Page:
April 2009 Community Report
April 2009 Community Report
The following is a summary of some of my office's activities since my last community report:
Announcing Passage of New York State's Health Budget
Although the receding economy and significant deficit have made this a difficult year to assume the helm of the New York State Senate Health Committee, I am proud to have been able to secure necessary and critical healthcare funding in New York State's 2009-10 Budget.
I am proud that we were able to restore over $800 million in healthcare cuts that had been proposed by the Governor. Making sure New Yorkers have access to quality healthcare has been a priority for me throughout my career and I fought hard to try to make healthcare in this state more affordable and accessible. Restoration of such programs as the New York State Elderly Pharmaceutical Insurance Coverage (EPIC) "wrap around," which pays for needed drugs not covered by Medicare Part D plans, as well as new allocations for community-based health clinics, will certainly help save lives.
Highlights of the healthcare budget include:
- A new initiative the Senate fought for and won, which will provide $127 million in funding to support community-based health clinics.
- Reforms to the healthcare system to shift away from the expensive model of treating people after they have become ill to preventative care. As part of this reform, over $500 million in transitional funding has been provided to ease the changes healthcare facilities will make.
- $75 million in new money for hospitals statewide as well as $25 million for academic medical centers, $24.5 million for safety net hospitals and $24.2 million for high-Medicaid hospitals.
- Preservation of the EPIC wrap-around coverage for prescription drugs not covered by Medicare drug plans.
As an advocate for access to primary care and preventative medicine, ensuring that we use our Medicaid dollars as wisely as we can in these difficult economic times was priority for me in this budget. I believe that we have made hard decisions that will break down barriers to treatment for New Yorkers and will ultimately set us on a more sustainable path for healthcare in New York State.
Demanding DHCR Protect Rent Stabilized Tenants in J-51 Buildings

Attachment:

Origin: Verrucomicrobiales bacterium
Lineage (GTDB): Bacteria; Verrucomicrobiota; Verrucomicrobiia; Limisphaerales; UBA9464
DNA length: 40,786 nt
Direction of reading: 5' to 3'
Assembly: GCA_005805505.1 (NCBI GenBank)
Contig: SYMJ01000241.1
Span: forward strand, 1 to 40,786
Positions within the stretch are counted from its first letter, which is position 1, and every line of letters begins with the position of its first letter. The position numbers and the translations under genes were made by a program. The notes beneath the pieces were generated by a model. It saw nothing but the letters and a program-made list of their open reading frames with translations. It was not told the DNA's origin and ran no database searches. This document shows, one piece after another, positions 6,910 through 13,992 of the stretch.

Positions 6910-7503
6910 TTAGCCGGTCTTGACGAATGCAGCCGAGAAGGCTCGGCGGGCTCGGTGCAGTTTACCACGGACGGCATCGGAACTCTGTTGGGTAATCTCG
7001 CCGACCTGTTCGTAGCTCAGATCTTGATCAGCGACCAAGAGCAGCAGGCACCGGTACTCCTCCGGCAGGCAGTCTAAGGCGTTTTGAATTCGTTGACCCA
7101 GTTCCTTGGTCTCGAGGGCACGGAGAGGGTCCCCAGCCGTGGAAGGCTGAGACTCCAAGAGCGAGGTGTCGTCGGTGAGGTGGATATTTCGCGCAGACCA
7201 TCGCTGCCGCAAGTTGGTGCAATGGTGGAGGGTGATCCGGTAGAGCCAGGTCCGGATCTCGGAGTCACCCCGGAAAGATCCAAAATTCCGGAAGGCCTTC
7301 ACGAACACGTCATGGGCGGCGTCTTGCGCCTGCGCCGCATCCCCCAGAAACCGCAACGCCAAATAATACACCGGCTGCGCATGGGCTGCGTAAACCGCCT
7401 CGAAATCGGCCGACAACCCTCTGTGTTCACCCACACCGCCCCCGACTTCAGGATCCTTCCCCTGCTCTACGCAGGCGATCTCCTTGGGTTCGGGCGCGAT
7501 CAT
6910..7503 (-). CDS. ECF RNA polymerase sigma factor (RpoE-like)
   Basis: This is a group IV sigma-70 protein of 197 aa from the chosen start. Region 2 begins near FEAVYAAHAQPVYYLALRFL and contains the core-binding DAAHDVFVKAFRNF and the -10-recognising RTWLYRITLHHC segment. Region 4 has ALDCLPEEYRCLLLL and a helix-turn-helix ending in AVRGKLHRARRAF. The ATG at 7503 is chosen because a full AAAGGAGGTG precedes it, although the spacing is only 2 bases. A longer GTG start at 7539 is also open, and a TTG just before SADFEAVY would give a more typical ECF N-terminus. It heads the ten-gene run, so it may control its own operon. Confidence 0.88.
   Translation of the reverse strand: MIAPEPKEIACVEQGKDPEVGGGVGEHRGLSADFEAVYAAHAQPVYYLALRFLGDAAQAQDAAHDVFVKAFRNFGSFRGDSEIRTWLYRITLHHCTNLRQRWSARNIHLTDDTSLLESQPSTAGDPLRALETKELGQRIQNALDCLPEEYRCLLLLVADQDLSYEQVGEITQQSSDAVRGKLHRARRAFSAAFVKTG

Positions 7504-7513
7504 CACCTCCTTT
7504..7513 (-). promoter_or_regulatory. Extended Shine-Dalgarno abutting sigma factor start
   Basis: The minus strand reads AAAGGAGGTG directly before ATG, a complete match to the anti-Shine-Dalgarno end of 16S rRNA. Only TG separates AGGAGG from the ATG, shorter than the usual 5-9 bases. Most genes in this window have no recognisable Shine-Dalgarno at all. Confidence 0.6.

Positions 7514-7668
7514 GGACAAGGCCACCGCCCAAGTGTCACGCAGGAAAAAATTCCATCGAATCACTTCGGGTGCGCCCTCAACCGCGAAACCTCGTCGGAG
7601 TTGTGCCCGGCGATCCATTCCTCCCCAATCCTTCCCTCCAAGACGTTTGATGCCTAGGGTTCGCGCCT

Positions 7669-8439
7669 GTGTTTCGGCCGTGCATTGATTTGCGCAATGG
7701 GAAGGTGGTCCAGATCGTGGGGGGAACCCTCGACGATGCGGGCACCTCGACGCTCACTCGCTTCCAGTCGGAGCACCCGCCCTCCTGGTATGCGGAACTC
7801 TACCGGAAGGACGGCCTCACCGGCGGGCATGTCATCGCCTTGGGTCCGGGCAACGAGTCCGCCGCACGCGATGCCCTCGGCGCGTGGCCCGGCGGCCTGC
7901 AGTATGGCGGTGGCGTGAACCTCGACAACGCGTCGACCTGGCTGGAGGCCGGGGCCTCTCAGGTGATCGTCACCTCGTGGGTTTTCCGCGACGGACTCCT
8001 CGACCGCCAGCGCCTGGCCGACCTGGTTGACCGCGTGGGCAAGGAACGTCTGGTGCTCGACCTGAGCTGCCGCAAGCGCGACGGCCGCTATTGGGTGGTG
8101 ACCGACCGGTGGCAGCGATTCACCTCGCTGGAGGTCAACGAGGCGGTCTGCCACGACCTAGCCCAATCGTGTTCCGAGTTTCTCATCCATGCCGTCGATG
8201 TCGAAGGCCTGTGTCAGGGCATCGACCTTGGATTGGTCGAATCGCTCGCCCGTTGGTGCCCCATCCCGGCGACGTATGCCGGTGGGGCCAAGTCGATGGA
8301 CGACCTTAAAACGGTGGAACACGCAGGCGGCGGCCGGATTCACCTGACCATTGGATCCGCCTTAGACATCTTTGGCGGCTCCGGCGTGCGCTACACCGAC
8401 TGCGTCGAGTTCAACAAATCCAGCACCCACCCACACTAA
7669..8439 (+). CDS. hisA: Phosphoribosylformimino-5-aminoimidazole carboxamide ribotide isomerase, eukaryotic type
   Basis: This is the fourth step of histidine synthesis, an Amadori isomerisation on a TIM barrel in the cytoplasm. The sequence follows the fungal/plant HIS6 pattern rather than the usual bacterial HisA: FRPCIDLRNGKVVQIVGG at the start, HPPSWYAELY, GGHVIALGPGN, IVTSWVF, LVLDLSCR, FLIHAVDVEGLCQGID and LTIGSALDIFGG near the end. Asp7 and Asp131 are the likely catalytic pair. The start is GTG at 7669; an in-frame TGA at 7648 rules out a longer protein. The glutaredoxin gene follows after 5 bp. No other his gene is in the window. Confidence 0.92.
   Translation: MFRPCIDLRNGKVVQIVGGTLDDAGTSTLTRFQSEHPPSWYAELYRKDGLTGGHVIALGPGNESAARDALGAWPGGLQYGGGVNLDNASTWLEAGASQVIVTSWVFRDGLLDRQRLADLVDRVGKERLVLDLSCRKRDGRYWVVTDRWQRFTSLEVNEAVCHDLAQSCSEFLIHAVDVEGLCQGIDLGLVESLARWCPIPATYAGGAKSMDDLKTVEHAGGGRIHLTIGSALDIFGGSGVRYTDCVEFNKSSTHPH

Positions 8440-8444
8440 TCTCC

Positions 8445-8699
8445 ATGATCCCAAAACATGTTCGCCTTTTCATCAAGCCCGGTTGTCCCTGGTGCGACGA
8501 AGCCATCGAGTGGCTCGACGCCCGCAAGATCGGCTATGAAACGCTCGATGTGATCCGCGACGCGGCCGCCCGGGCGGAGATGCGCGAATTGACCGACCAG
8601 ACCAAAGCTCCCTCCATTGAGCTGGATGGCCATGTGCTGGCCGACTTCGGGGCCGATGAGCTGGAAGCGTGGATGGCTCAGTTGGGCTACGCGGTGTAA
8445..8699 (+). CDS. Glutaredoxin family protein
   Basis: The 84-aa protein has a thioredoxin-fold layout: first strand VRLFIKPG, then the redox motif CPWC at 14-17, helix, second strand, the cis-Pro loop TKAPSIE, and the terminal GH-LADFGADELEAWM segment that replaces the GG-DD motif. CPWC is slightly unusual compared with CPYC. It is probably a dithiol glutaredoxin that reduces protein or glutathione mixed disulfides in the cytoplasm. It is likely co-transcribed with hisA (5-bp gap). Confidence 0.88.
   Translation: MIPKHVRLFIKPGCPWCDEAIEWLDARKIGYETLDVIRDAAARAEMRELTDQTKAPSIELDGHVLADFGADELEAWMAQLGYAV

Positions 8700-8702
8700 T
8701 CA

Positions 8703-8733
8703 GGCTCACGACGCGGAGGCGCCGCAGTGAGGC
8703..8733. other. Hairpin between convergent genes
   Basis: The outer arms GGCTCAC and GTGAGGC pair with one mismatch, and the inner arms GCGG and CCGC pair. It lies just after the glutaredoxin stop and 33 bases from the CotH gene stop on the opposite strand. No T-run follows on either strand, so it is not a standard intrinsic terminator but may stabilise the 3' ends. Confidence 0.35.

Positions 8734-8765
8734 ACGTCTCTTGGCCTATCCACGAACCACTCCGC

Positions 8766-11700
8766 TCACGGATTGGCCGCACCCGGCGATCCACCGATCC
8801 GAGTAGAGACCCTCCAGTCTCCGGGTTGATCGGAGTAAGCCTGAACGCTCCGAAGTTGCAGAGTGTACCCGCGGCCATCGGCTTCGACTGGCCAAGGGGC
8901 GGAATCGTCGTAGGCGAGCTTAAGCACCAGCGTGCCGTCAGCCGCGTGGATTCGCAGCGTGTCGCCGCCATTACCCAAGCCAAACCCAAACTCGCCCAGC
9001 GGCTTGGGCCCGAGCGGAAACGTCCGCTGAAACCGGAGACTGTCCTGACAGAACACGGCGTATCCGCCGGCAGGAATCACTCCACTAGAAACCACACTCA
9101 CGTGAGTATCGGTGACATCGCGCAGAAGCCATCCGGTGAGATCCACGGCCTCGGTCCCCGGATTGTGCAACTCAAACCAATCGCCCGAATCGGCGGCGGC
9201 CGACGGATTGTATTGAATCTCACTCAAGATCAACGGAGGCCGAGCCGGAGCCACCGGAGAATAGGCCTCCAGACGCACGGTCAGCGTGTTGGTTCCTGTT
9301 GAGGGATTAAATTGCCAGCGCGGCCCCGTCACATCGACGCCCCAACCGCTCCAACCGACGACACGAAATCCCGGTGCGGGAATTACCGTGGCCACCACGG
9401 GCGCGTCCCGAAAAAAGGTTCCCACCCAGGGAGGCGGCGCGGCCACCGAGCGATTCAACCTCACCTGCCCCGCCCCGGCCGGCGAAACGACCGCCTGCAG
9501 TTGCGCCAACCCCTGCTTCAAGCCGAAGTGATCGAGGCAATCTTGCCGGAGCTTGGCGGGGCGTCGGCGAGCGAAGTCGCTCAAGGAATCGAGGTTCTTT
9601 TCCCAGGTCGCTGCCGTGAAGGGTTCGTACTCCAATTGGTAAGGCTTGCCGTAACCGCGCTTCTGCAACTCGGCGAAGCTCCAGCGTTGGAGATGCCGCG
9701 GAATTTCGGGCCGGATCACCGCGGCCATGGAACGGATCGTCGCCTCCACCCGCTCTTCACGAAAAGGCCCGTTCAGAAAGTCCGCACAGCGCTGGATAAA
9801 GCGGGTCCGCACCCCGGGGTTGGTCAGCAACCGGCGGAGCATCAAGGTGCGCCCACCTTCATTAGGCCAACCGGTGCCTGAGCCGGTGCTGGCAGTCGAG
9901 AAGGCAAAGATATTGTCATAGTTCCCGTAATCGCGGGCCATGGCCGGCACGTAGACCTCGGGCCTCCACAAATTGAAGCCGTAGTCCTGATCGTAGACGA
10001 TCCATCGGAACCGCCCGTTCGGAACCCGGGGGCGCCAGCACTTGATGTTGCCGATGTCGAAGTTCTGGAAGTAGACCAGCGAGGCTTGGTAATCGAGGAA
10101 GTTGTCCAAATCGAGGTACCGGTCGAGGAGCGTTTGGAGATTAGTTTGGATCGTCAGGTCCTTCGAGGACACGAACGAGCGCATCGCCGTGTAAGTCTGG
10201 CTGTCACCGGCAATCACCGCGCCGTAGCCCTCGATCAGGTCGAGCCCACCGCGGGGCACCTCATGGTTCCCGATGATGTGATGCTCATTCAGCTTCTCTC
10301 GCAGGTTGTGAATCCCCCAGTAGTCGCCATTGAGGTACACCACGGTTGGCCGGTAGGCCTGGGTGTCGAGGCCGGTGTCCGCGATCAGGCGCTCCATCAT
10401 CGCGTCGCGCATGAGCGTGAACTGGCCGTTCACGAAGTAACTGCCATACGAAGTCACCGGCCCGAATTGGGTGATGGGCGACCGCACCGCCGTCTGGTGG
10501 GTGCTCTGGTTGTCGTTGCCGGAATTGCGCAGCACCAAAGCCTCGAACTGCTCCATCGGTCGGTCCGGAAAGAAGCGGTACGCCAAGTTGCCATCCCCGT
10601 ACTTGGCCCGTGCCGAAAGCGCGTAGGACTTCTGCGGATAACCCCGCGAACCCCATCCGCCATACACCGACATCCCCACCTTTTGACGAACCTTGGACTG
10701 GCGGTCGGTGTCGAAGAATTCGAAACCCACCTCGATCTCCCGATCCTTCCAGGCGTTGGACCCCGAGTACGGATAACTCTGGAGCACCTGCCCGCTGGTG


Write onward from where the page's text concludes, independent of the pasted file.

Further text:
On April 1, I joined 14 of my colleagues in government in writing to New York State Department of Housing and Community Renewal (DHCR) Commissioner Deborah VanAmerongen regarding the recent unanimous Appellate Division ruling in Roberts vs. Tishman Speyer that effectively applies rent stabilization to all units in buildings accepting New York City J-51 tax benefits (J-51 buildings). While this decision is being appealed to the Court of Appeals, we asked that DHCR move to stop any deregulation proceedings currently ongoing in J-51 buildings; notify tenants in such buildings citywide of the possible effect of the ruling on their regulation status; explain the possible consequences for tenants who move to assert their rights; and develop a policy regarding former tenants of J-51 buildings whose evictions may have been illegal. Please see the April 5 Daily News article Boon for tenants bane for landlords, in which I was quoted, that explains the possible effects of the court decision.
Advancing in the Fight for Marriage Equality
On April 16, I stood with Governor David Paterson as he publically announced that he would introduce an Executive Program Bill to allow same-sex civil marriage in the State of New York. This was a proud moment for me and the entire Lesbian, Gay, Bisexual and Transgender (LGBT) community. I guarantee in the near future that I will stand yet again with the Governor as he signs this bill into law.
I was joined at this press conference by a large number of labor leaders, advocates, and many of my colleagues in government, including New York City Mayor Michael Bloomberg, New York City Council Speaker Christine Quinn, Assemblymember Daniel O'Donnell and Empire State Pride Agenda Executive Director Alan Van Capelle.
I believe that the days in which New York’s lesbian and gay couples are subjected to unequal treatment under the law are quickly coming to a close. The momentum created by the Iowa Supreme Court decision and the Vermont legislature’s overwhelming vote and veto override to recognize marriage equality has put the spotlight on New York to do the same.
The Governor's marriage equality Program Bill recognizes the fundamental civil right of marriage and would grant same-sex couples the same legal recognition afforded to partners of the opposite sex. As I said on the day of the event, and as has been evidenced by the years in which the LGBT community has fought for equality, it will take hard work – and it will take support from both sides of the aisle. This is an exciting and historic time in the State Senate and I and my colleagues are working hard to make civil marriage a reality for all New Yorkers.
Submitting Testimony on the Eastern Rail Yards